Processes affecting horizontal mixing and dispersion in Winam Gulf, Lake Victoria

Okely, Patricia, Jörg Imberger, and Jason P. Antenucci

Limnol. Oceanogr., 55(5), 2010, 1865-1880 | DOI: 10.4319/lo.2010.55.5.1865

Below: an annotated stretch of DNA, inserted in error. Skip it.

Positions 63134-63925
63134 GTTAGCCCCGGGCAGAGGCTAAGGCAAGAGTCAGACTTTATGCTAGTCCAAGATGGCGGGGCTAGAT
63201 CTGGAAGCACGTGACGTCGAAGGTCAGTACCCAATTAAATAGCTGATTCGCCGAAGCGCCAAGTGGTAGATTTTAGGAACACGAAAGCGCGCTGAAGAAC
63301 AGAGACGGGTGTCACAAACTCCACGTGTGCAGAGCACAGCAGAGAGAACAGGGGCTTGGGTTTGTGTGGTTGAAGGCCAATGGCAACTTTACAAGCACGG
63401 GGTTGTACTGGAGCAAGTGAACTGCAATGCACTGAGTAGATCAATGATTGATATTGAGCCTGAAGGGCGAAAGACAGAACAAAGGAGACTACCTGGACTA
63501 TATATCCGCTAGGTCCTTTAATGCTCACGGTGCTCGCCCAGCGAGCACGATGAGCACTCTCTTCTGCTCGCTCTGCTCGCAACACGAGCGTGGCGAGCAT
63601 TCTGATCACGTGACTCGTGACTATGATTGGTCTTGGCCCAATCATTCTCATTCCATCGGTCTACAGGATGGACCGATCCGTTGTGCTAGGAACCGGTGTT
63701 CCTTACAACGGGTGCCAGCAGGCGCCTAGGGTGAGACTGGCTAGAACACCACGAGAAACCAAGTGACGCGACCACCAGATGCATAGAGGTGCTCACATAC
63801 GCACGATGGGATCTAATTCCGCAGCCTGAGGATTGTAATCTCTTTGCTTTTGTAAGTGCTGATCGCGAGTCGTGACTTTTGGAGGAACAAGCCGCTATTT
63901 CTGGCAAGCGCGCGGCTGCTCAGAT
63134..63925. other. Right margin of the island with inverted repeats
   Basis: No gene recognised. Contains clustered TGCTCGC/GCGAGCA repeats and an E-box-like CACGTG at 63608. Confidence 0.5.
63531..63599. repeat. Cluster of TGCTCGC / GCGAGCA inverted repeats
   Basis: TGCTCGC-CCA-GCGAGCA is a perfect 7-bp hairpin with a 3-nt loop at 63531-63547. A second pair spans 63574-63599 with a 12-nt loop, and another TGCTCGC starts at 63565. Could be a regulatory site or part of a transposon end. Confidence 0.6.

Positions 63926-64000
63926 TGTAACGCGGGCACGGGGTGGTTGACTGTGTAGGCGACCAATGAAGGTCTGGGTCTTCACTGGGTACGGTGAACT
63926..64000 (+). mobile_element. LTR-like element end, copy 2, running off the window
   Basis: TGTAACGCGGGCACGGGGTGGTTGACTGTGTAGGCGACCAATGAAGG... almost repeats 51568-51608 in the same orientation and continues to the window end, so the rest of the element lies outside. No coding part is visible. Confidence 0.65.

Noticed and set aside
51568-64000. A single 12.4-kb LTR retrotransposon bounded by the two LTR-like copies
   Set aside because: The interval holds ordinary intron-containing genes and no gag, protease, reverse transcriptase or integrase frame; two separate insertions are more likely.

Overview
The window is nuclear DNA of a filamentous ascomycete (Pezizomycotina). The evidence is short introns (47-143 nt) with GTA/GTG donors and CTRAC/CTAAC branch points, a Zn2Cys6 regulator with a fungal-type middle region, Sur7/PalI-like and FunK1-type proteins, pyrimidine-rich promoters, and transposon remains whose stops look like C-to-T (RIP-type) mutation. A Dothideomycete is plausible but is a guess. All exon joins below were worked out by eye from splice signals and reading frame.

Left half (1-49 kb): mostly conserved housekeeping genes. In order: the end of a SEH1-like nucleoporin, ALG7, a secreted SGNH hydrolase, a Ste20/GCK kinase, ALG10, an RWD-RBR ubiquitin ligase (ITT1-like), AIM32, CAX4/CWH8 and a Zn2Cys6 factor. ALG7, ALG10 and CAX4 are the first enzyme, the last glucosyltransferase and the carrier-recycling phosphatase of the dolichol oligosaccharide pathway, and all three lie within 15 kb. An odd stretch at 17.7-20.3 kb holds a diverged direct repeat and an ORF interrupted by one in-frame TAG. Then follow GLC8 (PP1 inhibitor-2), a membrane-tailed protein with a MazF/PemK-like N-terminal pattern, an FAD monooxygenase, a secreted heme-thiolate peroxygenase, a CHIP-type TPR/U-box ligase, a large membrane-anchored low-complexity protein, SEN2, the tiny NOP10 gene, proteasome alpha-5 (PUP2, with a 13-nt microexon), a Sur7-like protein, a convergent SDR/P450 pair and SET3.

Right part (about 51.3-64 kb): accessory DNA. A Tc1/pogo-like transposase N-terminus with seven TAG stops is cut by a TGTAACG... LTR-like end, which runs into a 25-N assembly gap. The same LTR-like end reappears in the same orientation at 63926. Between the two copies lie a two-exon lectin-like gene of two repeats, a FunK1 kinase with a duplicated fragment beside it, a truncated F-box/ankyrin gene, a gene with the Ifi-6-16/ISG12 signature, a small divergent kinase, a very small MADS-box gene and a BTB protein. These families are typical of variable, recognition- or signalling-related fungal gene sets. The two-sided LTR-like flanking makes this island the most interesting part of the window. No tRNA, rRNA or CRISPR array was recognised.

ABSTRACT: Several large rivers enter Winam Gulf, a large shallow semi-enclosed embayment of Lake Victoria. Given the vast spatial scale of this embayment (1400 km2), horizontal transport of waterborne material plays a major role in determining its biochemical properties. To identify the dominant hydrodynamic characteristics of this horizontal transport, a combination of field data and three-dimensional numerical modeling were employed to investigate effects due to variable wind forcing, riverine inflows, and interactions with the rest of Lake Victoria including astronomical tides and a complex bathymetry. Currents in the Gulf were oscillatory due to periodic wind and tidal forcing leading to surface seiching, with a residual circulation component. In the western region of the Gulf near the connection with Lake Victoria, substantial vertical and horizontal shear in the currents resulted in efficient horizontal dispersion with rates of up to 160 m2 s-1 simulated using numerical tracers. In the eastern region, however, rates of horizontal dispersion were reduced to around 12 m2 s-1. This spatial variability in hydrodynamic conditions underpins regional differences in ecological properties of Winam Gulf.

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